The name halloween is derived from All Hallows’ (All Saints’) Eve. Children love the ritual of dressing up and going trick-or-treating, most blissfully unaware of the macabre beginnings of this tradition. But occultists, Satanists, witches, and new age Celtics still observe even more frightening traditions that recognize this night as a dark and evil “worship service” to demons, dead ancestors, or even Satan himself.
So where do we draw the line? Are our children doomed to dress up as Martin Luther, lamely nailing papers to the neighbors’ front door as all the neighborhood children go by on their way to get candy? I don’t think so. This October 31st, my kids are dressing up and we will be taking them trick-or-treating in our neighborhood. We also hosted a harvest festival this past Saturday at our church for our members, our preschool families and the community which celebrated fall, fun, and fellowship. We had horse rides, a hayride through the woods, an inflatable castle, boiled peanuts, cotton candy, and, of course, face painting. There were no ghosts, witches, or scary costumes at the event (though there were several Snow Whites), despite the fact that most of the families in our preschool do not attend church or profess a relationship with Christ. We were glad for the opportunity to meet neighbors, to have some good family fun, and to be with our kids and their friends. When we go trick-or-treating (for lack of a better term, though we promise not to trick anyone) there are great possibilities for evangelism, to teach truth to our kids, and to meet many new people who need Christ. My family and I love the opportunity of Halloween to share Christ, and I believe that God wants us to use this cultural celebration for His glory.
For those of you who are afraid of the traditions of Halloween, I would encourage you to read Jeremiah 10, which tells us that cultural traditions cannot in and of themselves harm us. Here is the text of verses 1-5:
Do not learn the ways of the nations or be terrified by signs in the sky, though the nations are terrified by them. For the customs of the peoples are worthless; they cut a tree out of the forest, and a craftsman shapes it with his chisel. They adorn it with silver and gold; they fasten it with hammer and nails so it will not totter. Like a scarcrow in a melon patch, their idols cannot speak; they must be carried because they cannot walk. Do not fear them; they can do no harm nor can they do any good.
In other words, don’t be afraid of Christmas trees that do not point to Christ or pumpkins that are not carved with John 3:16 (no, the original context was not about Christmas trees or halloween but the principle still applies). Kids who dress up as Spider-Man or a Princess and walk through the neighborhood with mom and dad probably do not do so to worship Satan. To them, it is just a fun tradition. As long as kids are kept safe on the streets, do not get too greedy with the Snickers bars, don’t rot their teeth, and stay away from Freddie Kruger costumes, I don’t see the harm in it. It can be, and is for millions of Christian families (including mine), a great tradition that reminds us that neighbors are our friends and that celebrates the magic of being a kid. The traditions, in and of themselves, can do no harm or good.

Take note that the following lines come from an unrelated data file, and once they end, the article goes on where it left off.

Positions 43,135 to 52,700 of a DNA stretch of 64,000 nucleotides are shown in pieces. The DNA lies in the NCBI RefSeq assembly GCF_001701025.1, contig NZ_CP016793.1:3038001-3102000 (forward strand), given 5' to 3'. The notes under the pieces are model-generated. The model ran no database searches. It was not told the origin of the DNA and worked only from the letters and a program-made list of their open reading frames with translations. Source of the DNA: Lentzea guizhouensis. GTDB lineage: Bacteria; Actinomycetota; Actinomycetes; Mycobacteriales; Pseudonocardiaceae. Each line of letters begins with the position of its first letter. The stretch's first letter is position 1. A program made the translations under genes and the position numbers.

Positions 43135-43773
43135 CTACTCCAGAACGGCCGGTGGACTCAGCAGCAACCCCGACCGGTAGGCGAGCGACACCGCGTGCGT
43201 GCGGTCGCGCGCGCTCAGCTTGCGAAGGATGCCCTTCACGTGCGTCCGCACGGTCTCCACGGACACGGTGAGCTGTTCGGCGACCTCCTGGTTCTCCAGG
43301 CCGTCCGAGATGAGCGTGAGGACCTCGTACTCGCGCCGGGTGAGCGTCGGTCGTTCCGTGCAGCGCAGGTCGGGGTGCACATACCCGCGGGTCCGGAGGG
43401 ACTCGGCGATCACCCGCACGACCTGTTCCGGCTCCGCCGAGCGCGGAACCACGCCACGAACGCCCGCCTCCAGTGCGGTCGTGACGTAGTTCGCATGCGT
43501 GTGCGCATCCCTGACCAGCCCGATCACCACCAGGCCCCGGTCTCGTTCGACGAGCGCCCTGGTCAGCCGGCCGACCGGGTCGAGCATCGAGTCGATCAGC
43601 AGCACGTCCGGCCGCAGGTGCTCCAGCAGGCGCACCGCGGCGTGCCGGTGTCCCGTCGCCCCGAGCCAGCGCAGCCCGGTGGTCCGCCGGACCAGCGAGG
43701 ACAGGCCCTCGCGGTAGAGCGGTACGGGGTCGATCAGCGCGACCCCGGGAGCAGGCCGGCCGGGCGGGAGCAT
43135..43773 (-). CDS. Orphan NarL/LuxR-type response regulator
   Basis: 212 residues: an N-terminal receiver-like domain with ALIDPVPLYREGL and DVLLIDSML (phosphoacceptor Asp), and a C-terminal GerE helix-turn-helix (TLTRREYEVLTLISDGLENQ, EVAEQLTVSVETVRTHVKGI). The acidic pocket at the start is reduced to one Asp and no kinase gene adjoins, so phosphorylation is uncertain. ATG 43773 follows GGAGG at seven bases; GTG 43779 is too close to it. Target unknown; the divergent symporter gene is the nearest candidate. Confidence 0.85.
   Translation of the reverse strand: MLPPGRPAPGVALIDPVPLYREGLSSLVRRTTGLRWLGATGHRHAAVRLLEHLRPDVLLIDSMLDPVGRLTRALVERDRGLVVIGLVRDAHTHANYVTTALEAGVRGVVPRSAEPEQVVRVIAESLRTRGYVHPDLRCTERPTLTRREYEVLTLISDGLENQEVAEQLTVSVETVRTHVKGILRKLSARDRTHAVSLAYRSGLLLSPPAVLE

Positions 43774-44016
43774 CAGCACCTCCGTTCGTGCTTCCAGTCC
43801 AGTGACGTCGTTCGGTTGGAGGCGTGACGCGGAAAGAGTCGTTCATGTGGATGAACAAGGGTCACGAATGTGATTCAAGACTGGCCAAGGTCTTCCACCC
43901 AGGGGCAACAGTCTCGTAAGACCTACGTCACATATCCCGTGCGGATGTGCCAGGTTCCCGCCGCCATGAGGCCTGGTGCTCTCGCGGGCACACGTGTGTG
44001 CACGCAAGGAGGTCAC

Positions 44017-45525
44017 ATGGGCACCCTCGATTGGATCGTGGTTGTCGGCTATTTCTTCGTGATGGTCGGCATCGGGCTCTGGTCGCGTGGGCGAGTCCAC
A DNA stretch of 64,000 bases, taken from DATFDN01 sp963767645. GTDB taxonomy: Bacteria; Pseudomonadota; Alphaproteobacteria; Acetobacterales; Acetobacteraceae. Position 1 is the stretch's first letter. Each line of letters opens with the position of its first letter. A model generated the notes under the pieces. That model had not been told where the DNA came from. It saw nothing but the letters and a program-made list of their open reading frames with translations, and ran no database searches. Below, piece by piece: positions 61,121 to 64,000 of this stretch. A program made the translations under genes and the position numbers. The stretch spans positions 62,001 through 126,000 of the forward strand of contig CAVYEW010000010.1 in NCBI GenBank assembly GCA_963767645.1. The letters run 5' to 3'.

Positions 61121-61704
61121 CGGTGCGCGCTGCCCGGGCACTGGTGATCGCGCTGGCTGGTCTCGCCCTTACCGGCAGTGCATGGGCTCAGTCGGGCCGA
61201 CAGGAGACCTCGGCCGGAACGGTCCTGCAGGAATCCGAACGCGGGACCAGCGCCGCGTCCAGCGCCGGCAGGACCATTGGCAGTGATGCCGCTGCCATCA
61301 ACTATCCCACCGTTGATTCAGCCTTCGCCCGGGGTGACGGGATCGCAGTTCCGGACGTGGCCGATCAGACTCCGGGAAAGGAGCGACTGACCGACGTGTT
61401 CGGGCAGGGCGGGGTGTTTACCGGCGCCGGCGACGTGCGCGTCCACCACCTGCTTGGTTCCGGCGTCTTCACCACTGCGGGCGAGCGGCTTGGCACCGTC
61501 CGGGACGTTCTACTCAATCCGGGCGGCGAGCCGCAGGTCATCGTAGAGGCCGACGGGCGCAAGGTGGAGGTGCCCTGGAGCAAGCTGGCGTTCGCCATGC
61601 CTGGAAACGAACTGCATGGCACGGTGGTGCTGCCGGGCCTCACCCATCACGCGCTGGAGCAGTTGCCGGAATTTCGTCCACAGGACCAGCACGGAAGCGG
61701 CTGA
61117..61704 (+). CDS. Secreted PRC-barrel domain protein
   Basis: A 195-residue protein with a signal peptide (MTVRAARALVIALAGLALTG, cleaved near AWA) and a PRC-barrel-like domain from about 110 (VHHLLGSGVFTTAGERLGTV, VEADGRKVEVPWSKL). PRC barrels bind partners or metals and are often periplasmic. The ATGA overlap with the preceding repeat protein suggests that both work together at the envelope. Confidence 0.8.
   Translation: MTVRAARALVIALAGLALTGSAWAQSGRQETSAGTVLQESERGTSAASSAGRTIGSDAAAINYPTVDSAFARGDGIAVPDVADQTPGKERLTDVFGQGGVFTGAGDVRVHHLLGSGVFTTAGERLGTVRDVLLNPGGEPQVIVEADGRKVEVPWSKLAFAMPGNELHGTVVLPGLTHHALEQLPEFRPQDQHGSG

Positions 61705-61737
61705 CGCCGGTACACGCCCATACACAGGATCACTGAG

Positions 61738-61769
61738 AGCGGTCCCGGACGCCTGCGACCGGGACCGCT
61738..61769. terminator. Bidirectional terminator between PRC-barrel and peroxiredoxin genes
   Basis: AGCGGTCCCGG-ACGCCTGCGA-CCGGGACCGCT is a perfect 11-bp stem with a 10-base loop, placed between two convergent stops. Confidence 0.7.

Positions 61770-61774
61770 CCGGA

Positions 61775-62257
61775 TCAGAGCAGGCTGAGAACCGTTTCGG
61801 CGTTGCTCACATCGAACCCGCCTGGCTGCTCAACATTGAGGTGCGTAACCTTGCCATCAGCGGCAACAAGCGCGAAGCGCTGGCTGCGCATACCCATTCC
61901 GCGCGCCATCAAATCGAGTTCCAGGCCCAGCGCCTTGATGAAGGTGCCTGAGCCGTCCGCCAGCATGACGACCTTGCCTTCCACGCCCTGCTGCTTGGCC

But we can do harm or good if we take things one step further. When we begin to inject these traditions with new or old meaning, things can get more troubling, or more inspiring. Parents, remind your teenagers that for many this is a night to get in trouble. There is evil activity going on and godly teenagers need to plan to avoid it. Children, you should only dress up as godly or admirable characters. Skip the horror stuff, God hates it! Parents, you and your kids can have a great conversation about what makes a hero as you choose a costume wisely. And steer your kids away from haunted houses and scary decorations and toward more inviting front porches.
And if we are intentional, we can see this night resonate with God’s glory. Give away Halloween gospel tracts (available at Lifeway stores) with your candy, invite neighbors over for a party and develop relationships with them that may lead to sharing Christ, or simply welcome children and their parents with hot chocolate and take the time to make new friends. Halloween is the classic example that what Satan means for evil, God can use for good. So be intentional, and have fun (and save the Butterfingers for me!)